Using The Ram to Maximise Your Earnings

With the upcoming uncertainty of sheep and lamb prices with Brexit, minimising losses and maximising outputs has become essential; but how are we going to increase the amount we sell relative to ewe numbers?

  • Lambing percentage
    • i.e. the total number reared
  • Growth rates
  • Lambing pattern
    • early lambs have more growth time before sale
    • tightly concentrated age ranges benefits lamb health and reduces labour and other input costs.

There are clearly significant ewe factors involved, as well as young-stock management, but the rams have a heavy involvement in the lambing percentage and pattern. Each ram has to be capable of a decent conception rate, to catch as many ewes as possible, as early in the breeding period as possible. The poorer his conception rate, then the more ewes will repeat cycle, and the more that will end up as barren.

A ram’s productivity is on a sliding scale too. It’s not simply a matter of having a fertile ram. Sub-optimal fertility is far more common than total infertility, although it is possible a physical defect or malformation might prevent him from serving ewes.

A low fertility ram is very difficult to identify especially when working in a large team of rams, as they will get some ewes pregnant. Often the ram will mark a ewe with the raddle but might not be the one getting her pregnant. Approximately 15-20% of rams aren’t up to scratch. If it is poor sperm quality that is affecting performance, this can be due to temporary factors; any cause of stress, pain or general illness will affect sperm quality.

Further to this, subfertile rams can actually prevent the more fertile rams from tupping if they are more dominant. Often, I hear people say they like to keep an older ram so he can just do 2 or 3 but this can sometimes lead to poorer overall conception rates.

So how can you ensure your rams are raring to go?
Make sure there are no health problems leading up to tupping. Rams must be healthy for at least 6-8 weeks prior to the mating season, as sperm production takes this long from start to finish.

  • Freedom from lameness is key, not only will this affect sperm production, but it also interferes with the ram’s ability and desire to get about and serve ewes.
  • Control of ectoparasites, eg. lice or scab.
  • Control of worms and fluke. This may be better done by checking faecal egg counts rather than by blind dosing, and that’s a separate conversation to have with your vet.
  • Body condition. The rams should have a score of 3.5-4 out of 5 and, like the ewes, should be on a rising plane of nutrition in the run up to breeding. Poor body condition is one of the most common reasons for reduced fertility and rams will tend to lose some condition while working.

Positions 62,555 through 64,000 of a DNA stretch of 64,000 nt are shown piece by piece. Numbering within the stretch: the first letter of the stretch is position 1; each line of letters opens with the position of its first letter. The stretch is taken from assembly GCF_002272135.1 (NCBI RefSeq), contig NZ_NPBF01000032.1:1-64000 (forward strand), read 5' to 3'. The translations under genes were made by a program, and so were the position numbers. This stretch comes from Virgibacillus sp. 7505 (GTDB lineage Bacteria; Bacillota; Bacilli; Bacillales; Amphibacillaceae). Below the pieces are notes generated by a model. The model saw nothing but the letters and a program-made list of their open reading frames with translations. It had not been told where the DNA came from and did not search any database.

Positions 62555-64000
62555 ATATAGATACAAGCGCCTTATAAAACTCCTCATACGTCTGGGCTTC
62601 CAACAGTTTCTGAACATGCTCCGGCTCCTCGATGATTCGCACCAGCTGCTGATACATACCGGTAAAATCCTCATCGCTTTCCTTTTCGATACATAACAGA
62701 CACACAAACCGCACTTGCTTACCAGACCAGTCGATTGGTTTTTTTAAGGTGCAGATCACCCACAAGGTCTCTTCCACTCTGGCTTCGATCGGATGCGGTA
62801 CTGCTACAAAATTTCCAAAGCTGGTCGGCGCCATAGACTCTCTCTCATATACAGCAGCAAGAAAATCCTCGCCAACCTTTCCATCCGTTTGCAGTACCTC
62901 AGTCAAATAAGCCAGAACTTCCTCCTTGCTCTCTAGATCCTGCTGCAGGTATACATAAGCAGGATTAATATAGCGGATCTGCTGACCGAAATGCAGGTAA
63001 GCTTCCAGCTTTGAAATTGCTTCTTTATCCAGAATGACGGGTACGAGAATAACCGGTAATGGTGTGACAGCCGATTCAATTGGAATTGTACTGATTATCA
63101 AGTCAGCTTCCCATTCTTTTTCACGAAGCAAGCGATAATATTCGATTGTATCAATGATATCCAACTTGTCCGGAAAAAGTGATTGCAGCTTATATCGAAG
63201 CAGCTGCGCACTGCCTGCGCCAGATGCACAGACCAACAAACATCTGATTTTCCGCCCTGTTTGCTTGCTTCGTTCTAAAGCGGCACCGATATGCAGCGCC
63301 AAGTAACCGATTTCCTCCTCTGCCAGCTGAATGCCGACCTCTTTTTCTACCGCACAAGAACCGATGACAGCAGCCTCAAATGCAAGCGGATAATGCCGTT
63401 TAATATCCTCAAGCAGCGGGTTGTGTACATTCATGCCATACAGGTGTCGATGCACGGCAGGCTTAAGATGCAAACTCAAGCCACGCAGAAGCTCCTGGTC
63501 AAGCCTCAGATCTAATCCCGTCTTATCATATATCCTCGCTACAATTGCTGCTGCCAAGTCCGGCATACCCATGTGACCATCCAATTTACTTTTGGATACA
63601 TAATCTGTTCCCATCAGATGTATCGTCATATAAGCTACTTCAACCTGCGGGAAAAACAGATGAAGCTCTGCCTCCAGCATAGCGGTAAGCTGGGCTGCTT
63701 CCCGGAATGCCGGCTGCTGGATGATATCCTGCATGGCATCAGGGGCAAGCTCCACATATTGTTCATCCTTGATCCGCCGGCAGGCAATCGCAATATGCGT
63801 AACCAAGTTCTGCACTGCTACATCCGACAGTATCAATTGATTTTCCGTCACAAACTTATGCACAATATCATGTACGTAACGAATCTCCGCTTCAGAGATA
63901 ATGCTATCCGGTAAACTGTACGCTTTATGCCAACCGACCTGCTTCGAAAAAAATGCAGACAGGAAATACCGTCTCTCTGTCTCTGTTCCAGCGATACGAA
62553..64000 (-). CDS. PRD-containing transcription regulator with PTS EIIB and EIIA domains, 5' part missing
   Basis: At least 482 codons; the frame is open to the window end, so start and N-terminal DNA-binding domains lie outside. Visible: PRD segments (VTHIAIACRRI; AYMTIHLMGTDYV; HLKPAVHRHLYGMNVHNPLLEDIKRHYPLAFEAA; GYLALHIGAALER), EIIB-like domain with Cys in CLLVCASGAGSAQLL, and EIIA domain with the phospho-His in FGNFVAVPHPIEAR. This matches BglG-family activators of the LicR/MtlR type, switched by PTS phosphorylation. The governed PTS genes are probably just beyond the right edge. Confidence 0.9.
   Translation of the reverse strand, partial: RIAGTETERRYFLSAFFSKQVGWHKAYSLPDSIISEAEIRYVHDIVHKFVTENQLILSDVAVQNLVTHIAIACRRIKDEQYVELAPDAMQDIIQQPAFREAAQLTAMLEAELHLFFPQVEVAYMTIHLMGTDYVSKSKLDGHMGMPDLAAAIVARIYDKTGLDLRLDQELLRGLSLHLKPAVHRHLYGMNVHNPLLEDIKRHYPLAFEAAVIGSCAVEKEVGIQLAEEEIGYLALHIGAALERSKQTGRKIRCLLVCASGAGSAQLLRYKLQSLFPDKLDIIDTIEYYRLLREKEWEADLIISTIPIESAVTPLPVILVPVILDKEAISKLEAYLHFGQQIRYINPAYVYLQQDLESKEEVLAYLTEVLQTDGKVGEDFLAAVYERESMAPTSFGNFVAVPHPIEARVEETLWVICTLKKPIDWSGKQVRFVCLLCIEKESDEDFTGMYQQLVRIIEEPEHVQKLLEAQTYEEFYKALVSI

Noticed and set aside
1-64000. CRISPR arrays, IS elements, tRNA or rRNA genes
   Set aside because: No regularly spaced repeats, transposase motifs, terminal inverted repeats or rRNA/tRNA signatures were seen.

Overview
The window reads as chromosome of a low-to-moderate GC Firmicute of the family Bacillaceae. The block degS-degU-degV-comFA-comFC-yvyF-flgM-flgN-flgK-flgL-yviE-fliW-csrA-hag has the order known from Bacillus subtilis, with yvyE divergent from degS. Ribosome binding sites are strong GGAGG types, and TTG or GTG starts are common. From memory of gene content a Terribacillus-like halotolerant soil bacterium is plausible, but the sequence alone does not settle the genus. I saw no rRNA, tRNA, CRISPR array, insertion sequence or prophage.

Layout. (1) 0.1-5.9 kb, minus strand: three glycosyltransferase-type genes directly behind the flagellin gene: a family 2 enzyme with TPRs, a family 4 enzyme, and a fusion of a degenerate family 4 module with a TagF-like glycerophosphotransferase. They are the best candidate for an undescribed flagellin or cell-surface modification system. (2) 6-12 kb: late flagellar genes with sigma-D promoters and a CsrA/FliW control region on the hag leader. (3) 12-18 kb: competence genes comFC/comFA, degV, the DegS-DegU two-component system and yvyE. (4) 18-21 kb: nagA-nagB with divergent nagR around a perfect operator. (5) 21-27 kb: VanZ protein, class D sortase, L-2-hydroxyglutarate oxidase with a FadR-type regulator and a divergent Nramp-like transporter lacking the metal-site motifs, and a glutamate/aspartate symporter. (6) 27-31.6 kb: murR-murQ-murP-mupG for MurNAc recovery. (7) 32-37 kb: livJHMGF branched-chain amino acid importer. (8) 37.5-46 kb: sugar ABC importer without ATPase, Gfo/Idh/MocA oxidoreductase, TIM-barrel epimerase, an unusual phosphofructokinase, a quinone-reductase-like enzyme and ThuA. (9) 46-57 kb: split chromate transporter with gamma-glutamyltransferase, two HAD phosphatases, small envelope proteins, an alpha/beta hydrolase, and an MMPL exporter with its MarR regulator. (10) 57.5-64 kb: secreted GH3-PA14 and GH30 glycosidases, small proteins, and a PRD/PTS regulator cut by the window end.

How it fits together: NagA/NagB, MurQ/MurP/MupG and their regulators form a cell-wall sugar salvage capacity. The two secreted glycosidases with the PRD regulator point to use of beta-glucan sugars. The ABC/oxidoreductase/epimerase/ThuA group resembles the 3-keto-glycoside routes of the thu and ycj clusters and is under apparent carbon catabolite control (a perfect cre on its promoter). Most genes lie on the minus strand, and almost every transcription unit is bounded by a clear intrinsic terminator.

The AHDB ram MOT is a great starting point to check rams over with the 5 Ts: toes, teeth, testicles, tone and treat. You will definitely weed out the most dodgy rams this way; for more info you can check with your vet or check out the AHDB ram MOT info.

With all this sorted you are half-way there. Whilst there are never any guarantees, a full veterinary breeding soundness examination offers peace of mind that rams are capable of doing the job. This includes:

  • General health check and physical examination.
  • Detailed assessment of reproductive organs, including scrotal circumference.
  • Collection of semen sample and assessment of volume, density, motility and individual sperm characteristics.

Numbers of rams:
The number of rams is very important to achieve the best pregnancy rates. The ratio of rams to ewes should be well considered and is only correct if all tups are fully fit and fertile. Below shows a guide on how many tups to ewes you should have for each situation. It is worth noting that if you are thinking of synchronising your ewes for early lambing the first thing you need to look at is ram numbers.

  • 1:40 is fine if all rams are firing on all cylinders.
  • 1:30 if teasers are being used for a tighter lambing period, teasers can be at a rate of 1:100
  • 1:10 – Sponging for synchronisation
  • 1:5 – Sponging + PMSG for early lambing
  • 1:25 – Rams serving ewes that have had Regulin implant
  • 1:50 – If rams and ewes have had Regulin implant

Teasers can really help group lambing tightly together at the start of the season, but this will only work if all the guidelines are followed. Teasers must meet all the same standards as the rams apart from being able to release any sperm and ewes must have total separation (sight, sound and smell) from any males for several weeks prior to tupping for the effects to fully work.

Because temporary factors can be just as important as permanent ones you cannot rely on rams purely on the basis of previous seasons’ success. We recommend testing all rams on an annual basis. Can you afford to take the risk? Discuss this with your vet before time ticks away.

Written by Harry Eastwood BVetMed MRCVS